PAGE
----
Each Cincy Chat is defined by the conversation – and as a result of the vast offerings now available on the arts and cultural front in Cincinnati – there’s plenty to talk about. Jill Meyer, President and CEO of the Cincinnati Regional Chamber, and her husband, renowned concert pianist, Awadagin Pratt, are opening up this discussion to young professionals at HYPE’s lunch-and-learn on February 23rd, 11:30 a.m. to 1 p.m. at the Cincinnati USA Regional Chamber.
“Cincy Chat essentially happens quarterly, three to four times a year, and my husband, Awadagin, and I will be kicking off 2016,” says Meyer. “The overall concept for Cincy Chat is just having conversations with various leaders in the city about what makes the city the city, why they’re here and why they do what they do.”
As for Meyer and her husband, they come from two different perspectives in the city. “My husband is an internationally known concert pianist who lives in the city – who is all about the world of art and education,” she says. “Then you have me, who grew up in the city (my husband is not from here) and have been in the business sector my whole life.”
After practicing law for 20 years at Frost Brown Todd and serving as the Member-in-Charge of the law firm’s Cincinnati office for her last six years, Meyer began serving her passions as a dedicated volunteer to many civic and community causes. She also earned her B.A. at Mount St. Joseph University and her J.D. at Northern Kentucky University’s Salmon P. Chase College of Law, both magna cum laude.
As for her husband, Awadagin Pratt, his road to musical genius began when he started studying the piano at age six. He later enrolled at the Peabody Conservatory of Music, where he became the first student in school history to receive diplomas in three performance areas – piano, violin and conducting. He has performed at the White House as well as on TV’s Sesame Street. Currently, he is Professor of Piano and Chairman of the Piano Department at the College Conservatory of Music at UC. “I thought that in coming together, it would be a fun discussion of not only the intersection of those two worlds, but how the intersection of those two worlds is vitally important to what we continue to build in this region,” Meyer elaborates. “We have some great momentum, and we think that there are even greater things just on the horizon.”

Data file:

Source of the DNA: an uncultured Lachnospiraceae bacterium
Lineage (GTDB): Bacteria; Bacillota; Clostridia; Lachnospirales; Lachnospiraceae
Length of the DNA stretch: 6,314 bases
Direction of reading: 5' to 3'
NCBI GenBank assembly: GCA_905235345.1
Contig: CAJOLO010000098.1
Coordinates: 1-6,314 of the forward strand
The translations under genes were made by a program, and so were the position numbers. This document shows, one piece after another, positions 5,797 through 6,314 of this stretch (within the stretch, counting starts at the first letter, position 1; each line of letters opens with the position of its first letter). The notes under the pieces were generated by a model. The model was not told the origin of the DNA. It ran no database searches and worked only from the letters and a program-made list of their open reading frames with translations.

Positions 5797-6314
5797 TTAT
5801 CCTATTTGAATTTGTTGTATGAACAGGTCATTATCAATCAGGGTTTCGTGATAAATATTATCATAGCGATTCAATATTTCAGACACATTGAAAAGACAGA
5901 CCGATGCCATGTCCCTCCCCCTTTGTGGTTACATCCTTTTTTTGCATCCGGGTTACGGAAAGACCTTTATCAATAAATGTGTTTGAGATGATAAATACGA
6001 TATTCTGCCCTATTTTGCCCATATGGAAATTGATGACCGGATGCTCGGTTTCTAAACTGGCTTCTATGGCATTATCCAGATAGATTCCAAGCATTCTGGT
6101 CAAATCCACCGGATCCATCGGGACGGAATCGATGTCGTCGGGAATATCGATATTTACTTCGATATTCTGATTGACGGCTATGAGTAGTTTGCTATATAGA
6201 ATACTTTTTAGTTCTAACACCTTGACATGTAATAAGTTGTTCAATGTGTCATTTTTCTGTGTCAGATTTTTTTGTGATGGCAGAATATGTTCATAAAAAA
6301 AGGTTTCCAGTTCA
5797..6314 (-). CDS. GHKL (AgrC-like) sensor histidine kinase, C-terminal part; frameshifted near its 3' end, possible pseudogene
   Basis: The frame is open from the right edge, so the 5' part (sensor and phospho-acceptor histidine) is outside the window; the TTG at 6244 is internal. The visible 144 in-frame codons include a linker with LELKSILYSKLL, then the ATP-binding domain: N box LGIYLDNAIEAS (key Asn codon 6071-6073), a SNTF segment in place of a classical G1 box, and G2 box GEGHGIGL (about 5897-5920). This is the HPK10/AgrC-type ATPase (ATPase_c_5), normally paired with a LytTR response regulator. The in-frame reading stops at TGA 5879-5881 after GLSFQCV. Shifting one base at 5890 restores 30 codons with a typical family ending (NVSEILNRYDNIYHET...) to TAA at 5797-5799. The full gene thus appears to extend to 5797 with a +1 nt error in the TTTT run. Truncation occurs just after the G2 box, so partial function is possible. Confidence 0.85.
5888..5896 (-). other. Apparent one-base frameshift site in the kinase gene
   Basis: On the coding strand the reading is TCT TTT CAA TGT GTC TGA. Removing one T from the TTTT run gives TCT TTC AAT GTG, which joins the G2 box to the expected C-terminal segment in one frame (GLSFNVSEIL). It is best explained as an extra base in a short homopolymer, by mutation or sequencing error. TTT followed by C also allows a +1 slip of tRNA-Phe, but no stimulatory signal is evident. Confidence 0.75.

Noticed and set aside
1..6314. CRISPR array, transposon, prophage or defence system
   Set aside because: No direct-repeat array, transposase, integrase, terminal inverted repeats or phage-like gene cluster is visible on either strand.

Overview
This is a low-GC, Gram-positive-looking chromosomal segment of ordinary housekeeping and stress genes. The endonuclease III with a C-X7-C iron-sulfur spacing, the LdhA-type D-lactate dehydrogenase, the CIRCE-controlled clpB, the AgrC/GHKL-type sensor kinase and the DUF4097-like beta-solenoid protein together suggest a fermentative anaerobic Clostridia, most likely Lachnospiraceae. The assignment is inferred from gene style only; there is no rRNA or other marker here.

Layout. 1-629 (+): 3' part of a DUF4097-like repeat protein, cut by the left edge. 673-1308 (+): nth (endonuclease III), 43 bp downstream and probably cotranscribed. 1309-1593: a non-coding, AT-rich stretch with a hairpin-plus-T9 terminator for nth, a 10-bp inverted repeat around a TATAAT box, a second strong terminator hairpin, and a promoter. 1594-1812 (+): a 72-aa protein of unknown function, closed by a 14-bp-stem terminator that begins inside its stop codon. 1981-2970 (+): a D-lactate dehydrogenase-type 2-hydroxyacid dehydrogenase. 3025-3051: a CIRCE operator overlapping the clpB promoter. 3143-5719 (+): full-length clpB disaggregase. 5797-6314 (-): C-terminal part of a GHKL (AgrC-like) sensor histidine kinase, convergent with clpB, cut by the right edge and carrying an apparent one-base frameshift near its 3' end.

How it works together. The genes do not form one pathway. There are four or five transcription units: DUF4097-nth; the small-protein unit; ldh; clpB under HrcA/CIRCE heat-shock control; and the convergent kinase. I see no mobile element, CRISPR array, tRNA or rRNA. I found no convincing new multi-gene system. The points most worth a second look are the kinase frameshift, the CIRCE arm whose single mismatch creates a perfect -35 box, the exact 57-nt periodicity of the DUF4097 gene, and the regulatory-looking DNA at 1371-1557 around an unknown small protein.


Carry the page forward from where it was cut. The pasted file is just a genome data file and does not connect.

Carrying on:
All of this is underscored by the fact that the couple is also co-chairing the ArtsWave campaign this year. “The premise of why we’re doing Cincy Chat and what we’re talking about is part of the ArtsWave campaign,” says Meyer. “We want to show the importance of the business community supporting, recognizing and embracing our truly unique arts scene in this region as well as the arts community,” she continues. “We want other to understand the breadth of business, understand the importance of a strong and healthy business environment in feeding not only monetarily, but audience wise, the existence of those arts.”
Although Cincy Chat is designed to be a Q&A type of format, Meyer makes a point that their goal throughout the discussion is to open people’s eyes to differences. “We want people to see how things that maybe are perceived to be different really are either not so different, or because of their differences, are more supportive of one another than they might appear at first glance,” says Meyer.
To register for HYPE’s lunch-and-learn, visit http://hypecincinnati.com/cincy-chat/. Cost is $25 for Chamber members and $40 for others.